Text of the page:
A REIGN OF STEEL (Book #11)

  A LAND OF FIRE (Book #12)

  A RULE OF QUEENS (Book #13)

  AN OATH OF BROTHERS (Book #14)

  A DREAM OF MORTALS (Book #15)

  A JOUST OF KNIGHTS (Book #16)

  THE GIFT OF BATTLE (Book #17)

  THE SURVIVAL TRILOGY

  ARENA ONE: SLAVERSUNNERS (Book #1)

  ARENA TWO (Book #2)

  THE VAMPIRE JOURNALS

  TURNED (Book #1)

  LOVED (Book #2)

  BETRAYED (Book #3)

  DESTINED (Book #4)

  DESIRED (Book #5)

  BETROTHED (Book #6)

  VOWED (Book #7)

  FOUND (Book #8)

  RESURRECTED (Book #9)

  CRAVED (Book #10)

  FATED (Book #11)

  Listen to KINGS AND SORCERERS in its Audiobook edition!

  Amazon

  Audible

  iTunes

  Want free books?

  Subscribe to Morgan Rice's email list and receive 4 free books, 2 free maps, 1 free app and exclusive giveaways! To subscribe, visit: www.morganricebooks.com

  Copyright © 2015 by Morgan Rice

  All rights reserved. Except as permitted under the U.S. Copyright Act of 1976, no part of this publication may be reproduced, distributed or transmitted in any form or by any means, or stored in a database or retrieval system, without the prior permission of the author.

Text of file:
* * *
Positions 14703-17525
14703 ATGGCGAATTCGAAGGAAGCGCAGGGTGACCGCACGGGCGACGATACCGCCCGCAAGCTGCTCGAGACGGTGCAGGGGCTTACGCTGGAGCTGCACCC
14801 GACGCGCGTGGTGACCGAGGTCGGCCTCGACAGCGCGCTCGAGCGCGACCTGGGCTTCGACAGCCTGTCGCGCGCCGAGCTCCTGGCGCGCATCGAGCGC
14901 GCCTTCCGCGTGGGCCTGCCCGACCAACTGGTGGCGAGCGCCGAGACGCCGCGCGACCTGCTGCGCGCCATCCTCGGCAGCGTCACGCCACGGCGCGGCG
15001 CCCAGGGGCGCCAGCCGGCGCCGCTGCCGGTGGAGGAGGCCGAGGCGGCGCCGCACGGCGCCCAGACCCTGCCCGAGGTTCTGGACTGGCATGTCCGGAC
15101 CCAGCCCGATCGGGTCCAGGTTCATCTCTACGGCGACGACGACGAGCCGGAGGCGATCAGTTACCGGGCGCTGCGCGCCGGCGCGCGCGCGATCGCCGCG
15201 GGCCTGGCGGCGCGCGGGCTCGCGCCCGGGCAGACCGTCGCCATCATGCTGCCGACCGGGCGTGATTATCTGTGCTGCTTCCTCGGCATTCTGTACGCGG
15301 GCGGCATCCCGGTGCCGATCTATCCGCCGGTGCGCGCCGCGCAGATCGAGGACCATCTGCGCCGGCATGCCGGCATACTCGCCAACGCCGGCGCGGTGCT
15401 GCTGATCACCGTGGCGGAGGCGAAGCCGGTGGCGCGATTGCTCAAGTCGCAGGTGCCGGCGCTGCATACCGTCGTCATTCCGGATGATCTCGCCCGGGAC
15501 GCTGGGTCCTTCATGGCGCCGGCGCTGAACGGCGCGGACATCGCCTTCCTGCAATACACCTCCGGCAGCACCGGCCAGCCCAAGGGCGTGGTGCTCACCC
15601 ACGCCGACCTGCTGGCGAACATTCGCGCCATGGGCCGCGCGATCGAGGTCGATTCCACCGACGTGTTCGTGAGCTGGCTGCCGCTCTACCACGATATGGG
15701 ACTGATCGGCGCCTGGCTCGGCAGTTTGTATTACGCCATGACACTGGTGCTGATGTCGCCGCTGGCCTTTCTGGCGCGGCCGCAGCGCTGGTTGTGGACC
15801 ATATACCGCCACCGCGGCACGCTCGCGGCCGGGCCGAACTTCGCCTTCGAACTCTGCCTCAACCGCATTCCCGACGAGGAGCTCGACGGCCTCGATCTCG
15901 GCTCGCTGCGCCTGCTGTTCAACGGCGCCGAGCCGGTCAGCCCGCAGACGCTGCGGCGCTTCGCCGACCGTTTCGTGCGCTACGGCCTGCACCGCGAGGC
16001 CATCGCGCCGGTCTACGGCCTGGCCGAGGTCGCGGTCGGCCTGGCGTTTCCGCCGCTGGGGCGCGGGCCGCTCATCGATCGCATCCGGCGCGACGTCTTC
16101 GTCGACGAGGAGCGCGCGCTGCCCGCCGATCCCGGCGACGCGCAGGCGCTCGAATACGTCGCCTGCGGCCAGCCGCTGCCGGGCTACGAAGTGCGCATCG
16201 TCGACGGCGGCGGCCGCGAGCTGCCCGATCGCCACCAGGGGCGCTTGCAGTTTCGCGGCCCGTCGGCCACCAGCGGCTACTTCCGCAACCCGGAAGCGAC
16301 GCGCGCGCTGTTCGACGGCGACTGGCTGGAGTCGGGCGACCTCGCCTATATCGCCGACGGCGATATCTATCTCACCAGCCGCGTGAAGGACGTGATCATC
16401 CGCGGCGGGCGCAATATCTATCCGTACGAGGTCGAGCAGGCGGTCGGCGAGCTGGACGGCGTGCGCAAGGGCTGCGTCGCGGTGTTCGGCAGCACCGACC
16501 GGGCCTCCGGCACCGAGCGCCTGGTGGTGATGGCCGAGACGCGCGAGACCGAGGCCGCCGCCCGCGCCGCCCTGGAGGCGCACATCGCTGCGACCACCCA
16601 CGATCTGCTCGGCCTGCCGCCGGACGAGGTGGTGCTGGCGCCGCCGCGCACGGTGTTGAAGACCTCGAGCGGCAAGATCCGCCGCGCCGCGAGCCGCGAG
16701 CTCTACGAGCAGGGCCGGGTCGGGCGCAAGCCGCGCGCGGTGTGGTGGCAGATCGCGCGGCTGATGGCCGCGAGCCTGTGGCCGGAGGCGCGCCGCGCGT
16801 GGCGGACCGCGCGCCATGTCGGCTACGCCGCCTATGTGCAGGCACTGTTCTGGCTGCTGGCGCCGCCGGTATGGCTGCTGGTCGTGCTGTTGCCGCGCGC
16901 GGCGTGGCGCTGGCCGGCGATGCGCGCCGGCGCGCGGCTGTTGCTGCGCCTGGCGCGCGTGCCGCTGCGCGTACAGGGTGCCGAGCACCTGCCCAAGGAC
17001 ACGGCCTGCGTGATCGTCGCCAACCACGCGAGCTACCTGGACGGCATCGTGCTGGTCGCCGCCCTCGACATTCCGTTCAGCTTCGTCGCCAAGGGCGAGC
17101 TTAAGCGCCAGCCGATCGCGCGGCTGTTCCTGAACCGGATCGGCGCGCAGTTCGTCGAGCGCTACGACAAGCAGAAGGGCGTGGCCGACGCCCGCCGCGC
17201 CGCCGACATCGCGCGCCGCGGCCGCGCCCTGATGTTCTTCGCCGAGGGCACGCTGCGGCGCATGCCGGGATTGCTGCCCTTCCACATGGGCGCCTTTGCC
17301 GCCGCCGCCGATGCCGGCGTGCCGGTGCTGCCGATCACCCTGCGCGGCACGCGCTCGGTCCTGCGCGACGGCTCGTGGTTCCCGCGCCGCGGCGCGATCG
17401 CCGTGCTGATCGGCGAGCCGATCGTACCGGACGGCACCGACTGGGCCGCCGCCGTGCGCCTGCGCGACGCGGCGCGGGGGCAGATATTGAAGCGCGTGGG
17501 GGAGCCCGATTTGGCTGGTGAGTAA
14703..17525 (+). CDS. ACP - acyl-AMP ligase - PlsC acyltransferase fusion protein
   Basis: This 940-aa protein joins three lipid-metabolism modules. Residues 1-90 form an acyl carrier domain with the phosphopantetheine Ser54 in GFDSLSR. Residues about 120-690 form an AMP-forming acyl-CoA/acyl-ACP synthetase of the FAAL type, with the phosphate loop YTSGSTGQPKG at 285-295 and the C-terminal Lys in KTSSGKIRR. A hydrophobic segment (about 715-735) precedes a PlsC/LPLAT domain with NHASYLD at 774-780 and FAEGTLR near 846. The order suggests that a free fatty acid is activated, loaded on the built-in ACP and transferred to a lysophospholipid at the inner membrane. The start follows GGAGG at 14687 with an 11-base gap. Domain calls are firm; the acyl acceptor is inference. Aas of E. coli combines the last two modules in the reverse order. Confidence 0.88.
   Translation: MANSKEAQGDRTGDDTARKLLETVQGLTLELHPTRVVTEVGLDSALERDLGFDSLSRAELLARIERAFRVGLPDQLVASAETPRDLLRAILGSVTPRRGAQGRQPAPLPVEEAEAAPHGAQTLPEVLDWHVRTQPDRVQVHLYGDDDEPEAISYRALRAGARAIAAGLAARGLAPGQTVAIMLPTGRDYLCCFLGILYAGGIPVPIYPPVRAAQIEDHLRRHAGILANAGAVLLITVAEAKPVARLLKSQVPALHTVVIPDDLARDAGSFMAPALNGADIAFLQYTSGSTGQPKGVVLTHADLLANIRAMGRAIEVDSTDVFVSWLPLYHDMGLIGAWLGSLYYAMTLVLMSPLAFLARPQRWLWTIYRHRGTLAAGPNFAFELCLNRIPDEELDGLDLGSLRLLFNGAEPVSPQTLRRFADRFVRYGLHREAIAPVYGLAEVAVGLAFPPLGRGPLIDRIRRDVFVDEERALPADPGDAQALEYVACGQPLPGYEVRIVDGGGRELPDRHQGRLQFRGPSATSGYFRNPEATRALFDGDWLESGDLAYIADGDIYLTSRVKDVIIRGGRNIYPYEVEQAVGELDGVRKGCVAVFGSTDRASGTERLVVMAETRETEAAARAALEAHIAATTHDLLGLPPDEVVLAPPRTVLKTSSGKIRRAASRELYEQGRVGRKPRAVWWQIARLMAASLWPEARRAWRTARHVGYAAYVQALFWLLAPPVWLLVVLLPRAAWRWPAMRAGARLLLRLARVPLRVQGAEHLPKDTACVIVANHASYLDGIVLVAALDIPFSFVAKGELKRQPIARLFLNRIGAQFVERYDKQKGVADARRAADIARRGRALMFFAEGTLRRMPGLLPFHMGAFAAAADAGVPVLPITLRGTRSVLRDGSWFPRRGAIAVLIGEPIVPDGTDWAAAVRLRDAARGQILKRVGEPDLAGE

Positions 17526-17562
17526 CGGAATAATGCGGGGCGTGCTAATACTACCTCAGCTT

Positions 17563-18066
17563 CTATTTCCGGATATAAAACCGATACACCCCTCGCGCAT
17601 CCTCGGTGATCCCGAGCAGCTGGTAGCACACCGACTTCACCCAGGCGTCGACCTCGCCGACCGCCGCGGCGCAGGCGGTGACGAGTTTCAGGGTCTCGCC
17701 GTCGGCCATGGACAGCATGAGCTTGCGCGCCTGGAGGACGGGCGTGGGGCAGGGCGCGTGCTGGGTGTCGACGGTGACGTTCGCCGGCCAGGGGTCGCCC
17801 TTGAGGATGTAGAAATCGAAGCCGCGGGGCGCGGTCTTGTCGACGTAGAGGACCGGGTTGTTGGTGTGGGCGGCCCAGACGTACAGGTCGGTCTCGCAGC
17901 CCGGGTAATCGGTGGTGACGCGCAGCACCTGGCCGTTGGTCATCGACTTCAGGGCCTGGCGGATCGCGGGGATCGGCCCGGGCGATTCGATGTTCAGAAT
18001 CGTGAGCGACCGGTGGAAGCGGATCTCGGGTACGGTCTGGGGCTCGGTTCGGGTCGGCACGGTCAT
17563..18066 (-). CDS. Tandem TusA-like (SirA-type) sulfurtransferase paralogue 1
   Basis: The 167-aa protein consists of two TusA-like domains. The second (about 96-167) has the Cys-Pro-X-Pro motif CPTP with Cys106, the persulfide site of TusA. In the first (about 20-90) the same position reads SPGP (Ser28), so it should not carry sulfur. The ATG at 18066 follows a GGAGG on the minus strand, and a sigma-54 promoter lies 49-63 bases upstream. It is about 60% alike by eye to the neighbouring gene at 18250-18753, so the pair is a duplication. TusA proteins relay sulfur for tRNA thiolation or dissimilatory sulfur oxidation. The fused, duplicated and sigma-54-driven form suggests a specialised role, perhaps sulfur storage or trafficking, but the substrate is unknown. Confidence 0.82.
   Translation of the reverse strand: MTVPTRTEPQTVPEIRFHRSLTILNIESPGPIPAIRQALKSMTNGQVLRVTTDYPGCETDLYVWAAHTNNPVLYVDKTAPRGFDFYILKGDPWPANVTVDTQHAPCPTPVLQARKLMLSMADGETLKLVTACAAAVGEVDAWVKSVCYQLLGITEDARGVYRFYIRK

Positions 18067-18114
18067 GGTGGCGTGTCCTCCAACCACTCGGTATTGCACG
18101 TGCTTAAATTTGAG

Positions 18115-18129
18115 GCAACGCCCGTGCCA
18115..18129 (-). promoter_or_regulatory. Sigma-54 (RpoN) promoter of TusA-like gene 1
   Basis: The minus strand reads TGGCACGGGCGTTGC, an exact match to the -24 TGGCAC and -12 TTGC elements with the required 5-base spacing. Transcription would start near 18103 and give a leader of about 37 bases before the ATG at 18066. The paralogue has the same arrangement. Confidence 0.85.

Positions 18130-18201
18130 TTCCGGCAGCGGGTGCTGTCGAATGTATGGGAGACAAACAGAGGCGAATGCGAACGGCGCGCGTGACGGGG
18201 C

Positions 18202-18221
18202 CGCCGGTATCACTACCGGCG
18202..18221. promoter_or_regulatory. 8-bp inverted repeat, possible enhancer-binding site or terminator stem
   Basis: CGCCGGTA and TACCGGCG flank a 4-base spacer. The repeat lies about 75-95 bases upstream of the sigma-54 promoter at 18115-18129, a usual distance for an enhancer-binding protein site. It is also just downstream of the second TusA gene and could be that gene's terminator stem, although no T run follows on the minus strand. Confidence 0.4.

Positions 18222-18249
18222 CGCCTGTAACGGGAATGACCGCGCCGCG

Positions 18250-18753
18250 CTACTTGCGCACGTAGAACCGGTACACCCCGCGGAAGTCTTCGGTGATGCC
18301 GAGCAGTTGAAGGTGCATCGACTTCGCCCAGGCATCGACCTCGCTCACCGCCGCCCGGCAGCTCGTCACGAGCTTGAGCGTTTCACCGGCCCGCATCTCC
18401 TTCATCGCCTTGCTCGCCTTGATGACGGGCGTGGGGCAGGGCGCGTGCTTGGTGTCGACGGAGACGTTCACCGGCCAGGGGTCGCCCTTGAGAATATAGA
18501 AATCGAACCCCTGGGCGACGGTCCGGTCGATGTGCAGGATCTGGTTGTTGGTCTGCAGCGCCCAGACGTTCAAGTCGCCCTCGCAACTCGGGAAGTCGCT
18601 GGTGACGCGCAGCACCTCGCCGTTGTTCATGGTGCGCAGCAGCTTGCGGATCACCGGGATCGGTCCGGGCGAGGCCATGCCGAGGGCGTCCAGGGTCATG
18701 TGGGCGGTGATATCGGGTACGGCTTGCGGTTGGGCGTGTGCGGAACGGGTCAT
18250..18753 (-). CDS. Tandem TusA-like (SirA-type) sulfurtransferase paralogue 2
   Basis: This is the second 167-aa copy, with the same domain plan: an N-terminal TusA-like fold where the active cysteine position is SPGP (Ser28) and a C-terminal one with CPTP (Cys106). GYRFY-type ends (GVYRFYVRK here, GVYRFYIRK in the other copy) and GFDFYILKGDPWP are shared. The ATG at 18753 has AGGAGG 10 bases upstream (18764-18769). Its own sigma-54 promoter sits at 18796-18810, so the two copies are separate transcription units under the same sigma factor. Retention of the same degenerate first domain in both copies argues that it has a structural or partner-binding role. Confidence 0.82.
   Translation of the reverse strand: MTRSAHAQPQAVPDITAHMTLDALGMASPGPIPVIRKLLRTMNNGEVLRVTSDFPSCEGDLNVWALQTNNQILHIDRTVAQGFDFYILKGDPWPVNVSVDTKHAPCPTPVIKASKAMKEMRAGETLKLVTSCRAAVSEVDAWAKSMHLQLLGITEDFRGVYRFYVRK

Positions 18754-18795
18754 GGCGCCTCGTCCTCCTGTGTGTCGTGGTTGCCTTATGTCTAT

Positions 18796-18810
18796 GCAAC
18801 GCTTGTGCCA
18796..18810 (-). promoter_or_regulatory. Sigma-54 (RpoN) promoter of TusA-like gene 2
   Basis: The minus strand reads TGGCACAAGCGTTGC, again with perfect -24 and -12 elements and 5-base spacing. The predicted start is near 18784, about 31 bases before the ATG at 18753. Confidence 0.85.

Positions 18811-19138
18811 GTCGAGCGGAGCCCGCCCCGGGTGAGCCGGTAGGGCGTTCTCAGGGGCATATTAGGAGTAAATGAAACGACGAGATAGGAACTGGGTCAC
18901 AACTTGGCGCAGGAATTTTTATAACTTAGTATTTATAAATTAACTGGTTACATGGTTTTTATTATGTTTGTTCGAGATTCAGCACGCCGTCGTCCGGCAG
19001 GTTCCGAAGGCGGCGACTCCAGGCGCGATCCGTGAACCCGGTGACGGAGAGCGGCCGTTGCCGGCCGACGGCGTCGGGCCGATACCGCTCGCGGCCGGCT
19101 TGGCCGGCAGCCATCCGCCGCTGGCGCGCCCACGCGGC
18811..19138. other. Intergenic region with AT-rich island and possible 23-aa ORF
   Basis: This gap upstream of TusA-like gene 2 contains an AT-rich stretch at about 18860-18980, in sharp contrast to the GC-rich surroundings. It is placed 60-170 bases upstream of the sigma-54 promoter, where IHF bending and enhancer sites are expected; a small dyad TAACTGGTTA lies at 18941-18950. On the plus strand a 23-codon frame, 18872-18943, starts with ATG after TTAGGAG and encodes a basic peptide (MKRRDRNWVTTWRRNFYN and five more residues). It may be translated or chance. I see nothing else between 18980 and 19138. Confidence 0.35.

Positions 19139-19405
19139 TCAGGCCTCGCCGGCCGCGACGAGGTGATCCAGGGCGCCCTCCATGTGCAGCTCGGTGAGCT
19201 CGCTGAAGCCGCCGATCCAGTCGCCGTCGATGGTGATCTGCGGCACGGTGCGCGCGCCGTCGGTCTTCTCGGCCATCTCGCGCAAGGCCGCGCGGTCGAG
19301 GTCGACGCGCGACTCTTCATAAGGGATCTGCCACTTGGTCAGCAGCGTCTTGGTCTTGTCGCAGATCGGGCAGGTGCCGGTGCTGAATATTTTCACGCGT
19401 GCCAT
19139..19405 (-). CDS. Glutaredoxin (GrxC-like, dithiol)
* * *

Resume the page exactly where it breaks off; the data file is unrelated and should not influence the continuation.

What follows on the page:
This ebook is licensed for your personal enjoyment only. This ebook may not be re-sold or given away to other people. If you would like to share this book with another person, please purchase an additional copy for each recipient. If you’re reading this book and did not purchase it, or it was not purchased for your use only, then please return it and purchase your own copy. Thank you for respecting the hard work of this author.

  This is a work of fiction. Names, characters, businesses, organizations, places, events, and incidents either are the product of the author’s imagination or are used fictionally. Any resemblance to actual persons, living or dead, is entirely coincidental.

  Jacket image Copyright St. Nick, used under license from Shutterstock.com.

  CONTENTS

  CHAPTER ONE

  CHAPTER TWO

  CHAPTER THREE

  CHAPTER FOUR

  CHAPTER FIVE

  CHAPTER SIX

  CHAPTER SEVEN

  CHAPTER EIGHT

  CHAPTER NINE

  CHAPTER TEN

  CHAPTER ELEVEN

  CHAPTER TWELVE

  CHAPTER THIRTEEN